In summary, dexmedetomidine has the potential to be a good sedative agent for procedural and non procedural sedation in children, in part because of its favorable side-effect profile, minimal effect on respiratory drive, and minimal emergence agitation after the procedure. In addition, its sublingual bioavailability makes it attractive as an alternate oral agent for EEG sedation. It causes natural sleep; and because children may be intentionally aroused during its sedation and then resume sleep when not stimulated, it allows for complete EEG recordings containing awake, drowsy and sleep states.

We hypothesize that the use of dexmedetomidine for sedation in pediatric EEG studies will be more efficacious than chloral hydrate with a superior safety profile, patient tolerance and acceptance. We also hypothesize that the use of dexmedetomidine will minimize the degree of drug-enhanced background Beta-activity in sedated EEG recordings.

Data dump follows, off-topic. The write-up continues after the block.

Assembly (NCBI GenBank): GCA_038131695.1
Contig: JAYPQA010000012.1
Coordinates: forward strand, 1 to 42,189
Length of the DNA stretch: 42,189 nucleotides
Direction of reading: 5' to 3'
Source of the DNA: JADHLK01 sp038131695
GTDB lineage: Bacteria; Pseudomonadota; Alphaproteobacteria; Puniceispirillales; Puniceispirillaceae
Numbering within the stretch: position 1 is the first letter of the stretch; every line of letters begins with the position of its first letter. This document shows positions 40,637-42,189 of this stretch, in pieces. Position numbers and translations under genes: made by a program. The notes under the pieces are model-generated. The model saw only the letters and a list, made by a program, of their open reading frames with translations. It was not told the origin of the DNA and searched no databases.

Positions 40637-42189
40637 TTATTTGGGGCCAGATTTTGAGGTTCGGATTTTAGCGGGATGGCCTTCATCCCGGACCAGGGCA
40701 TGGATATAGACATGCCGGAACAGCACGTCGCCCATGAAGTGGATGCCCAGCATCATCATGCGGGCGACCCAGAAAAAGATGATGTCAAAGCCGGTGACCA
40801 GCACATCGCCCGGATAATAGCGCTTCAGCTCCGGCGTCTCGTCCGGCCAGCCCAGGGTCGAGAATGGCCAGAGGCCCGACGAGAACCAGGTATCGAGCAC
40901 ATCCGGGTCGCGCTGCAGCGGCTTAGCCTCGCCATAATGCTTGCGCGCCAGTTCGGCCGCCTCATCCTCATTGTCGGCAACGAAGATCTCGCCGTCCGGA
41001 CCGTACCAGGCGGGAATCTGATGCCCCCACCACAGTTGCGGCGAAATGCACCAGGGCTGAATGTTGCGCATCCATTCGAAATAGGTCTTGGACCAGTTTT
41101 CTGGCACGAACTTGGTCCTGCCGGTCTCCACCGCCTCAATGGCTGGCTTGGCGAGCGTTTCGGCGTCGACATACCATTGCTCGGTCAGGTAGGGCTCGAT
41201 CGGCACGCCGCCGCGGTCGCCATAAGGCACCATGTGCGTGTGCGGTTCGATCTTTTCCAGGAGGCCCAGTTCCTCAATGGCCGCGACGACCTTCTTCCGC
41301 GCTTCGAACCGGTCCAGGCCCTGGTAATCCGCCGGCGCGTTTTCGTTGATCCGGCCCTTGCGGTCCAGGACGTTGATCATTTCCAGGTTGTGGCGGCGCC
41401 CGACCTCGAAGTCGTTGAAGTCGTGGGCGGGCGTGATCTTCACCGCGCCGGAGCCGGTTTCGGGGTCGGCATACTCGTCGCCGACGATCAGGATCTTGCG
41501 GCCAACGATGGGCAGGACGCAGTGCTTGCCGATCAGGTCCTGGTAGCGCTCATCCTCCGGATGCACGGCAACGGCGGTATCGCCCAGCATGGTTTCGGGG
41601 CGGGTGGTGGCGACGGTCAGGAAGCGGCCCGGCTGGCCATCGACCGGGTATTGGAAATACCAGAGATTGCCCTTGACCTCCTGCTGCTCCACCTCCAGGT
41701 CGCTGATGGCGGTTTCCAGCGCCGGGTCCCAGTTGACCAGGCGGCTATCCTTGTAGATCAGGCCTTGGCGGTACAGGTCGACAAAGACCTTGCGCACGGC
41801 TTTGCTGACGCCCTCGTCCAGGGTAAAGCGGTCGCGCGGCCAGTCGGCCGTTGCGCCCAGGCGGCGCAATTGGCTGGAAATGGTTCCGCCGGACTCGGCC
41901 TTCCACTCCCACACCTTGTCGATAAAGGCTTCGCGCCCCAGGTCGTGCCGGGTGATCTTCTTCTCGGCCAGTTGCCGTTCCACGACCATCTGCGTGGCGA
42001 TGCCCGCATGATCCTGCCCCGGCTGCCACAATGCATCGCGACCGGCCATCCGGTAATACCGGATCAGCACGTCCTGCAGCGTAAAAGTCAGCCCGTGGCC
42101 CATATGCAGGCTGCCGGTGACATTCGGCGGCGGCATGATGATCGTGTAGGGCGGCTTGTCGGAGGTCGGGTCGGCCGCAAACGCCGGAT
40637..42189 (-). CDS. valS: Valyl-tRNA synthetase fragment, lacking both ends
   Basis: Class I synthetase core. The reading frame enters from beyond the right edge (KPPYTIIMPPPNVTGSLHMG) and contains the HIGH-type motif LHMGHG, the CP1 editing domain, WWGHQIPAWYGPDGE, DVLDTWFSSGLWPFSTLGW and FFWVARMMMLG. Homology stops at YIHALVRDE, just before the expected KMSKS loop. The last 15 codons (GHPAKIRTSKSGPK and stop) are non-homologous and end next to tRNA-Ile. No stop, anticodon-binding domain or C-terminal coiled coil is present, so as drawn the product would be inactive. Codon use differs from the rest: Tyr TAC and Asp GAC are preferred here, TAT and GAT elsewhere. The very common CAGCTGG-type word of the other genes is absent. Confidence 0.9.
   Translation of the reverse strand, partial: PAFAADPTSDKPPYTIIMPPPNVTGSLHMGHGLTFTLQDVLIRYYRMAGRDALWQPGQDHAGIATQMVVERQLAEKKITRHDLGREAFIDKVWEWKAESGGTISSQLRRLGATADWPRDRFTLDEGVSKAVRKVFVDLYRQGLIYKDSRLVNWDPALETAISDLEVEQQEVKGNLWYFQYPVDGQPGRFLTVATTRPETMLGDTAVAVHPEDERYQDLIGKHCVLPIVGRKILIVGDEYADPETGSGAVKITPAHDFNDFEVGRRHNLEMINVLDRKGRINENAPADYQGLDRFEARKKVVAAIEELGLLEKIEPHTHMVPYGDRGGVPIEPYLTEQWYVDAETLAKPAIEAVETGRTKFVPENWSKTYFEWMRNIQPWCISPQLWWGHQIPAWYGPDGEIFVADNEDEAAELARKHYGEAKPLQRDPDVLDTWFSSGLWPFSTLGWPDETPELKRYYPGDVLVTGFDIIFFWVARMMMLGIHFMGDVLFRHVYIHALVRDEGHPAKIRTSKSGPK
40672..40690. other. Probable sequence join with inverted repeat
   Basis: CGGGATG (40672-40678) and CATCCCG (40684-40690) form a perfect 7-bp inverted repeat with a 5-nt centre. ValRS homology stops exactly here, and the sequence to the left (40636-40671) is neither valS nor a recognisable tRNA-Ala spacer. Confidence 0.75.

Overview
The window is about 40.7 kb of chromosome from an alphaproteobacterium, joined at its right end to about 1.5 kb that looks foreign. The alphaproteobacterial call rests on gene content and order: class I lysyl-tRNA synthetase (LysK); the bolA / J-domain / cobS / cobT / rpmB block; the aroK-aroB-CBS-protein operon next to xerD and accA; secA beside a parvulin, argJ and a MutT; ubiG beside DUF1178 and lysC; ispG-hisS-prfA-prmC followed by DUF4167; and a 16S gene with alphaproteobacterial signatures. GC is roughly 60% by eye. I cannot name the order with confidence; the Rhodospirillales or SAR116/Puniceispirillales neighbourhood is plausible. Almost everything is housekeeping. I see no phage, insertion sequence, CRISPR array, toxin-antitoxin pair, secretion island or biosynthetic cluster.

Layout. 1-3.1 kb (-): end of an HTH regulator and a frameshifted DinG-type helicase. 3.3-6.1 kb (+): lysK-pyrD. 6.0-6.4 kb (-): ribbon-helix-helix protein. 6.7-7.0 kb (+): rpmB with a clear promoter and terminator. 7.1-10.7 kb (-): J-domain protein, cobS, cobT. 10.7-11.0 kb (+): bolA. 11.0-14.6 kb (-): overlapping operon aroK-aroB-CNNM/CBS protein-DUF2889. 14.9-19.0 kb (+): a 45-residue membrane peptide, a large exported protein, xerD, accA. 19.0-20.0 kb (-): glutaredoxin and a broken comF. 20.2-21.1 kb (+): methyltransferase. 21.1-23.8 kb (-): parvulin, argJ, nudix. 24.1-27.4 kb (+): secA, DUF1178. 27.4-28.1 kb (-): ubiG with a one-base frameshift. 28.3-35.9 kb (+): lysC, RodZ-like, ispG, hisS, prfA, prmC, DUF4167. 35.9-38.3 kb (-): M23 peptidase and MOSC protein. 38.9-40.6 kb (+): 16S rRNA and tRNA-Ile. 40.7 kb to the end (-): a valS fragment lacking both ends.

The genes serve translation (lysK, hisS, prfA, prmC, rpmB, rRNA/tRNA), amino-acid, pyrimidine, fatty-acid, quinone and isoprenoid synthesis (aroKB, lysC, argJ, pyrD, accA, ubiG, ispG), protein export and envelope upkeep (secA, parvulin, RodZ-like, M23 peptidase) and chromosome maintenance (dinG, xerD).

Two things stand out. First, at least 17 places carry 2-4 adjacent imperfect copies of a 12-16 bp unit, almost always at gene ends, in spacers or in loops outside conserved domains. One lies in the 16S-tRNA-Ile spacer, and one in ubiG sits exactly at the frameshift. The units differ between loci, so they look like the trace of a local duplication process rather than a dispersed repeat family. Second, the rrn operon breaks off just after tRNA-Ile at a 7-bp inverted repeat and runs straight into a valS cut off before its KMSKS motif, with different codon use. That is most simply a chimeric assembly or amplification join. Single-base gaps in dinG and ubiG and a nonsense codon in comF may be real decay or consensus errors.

Interventional
Phase 2
Allocation: Randomized
Endpoint Classification: Safety/Efficacy Study
Intervention Model: Parallel Assignment
Masking: Double Blind (Subject, Caregiver, Investigator)
Primary Purpose: Treatment
Procedural Sedation
  • Drug: Dexmedetomidine
    Dexmedetomidine 3 micrograms per kilogram per os; subsequent dose of 1 microgram per kilogram per os if necessary to treat inadequate sedation 30 minutes following initial dosing.
  • Drug: Chloral hydrate
    Chloral hydrate 75 milligrams per kilogram per os; subsequent dose of 25 milligrams per kilogram per os if necessary to treat inadequate sedation 30 minutes following initial dosing.
  • Experimental: 1
    Dexmedetomidine sedated pediatric patients undergoing EEG study.
    Intervention: Drug: Dexmedetomidine
  • Active Comparator: 2
    Chloral hydrate sedated pediatric patients undergoing sedated EEG study.
    Intervention: Drug: Chloral hydrate
Not Provided

*   Includes publications given by the data provider as well as publications identified by ClinicalTrials.gov Identifier (NCT Number) in Medline.
 
Withdrawn
120
May 2011
December 2010   (final data collection date for primary outcome measure)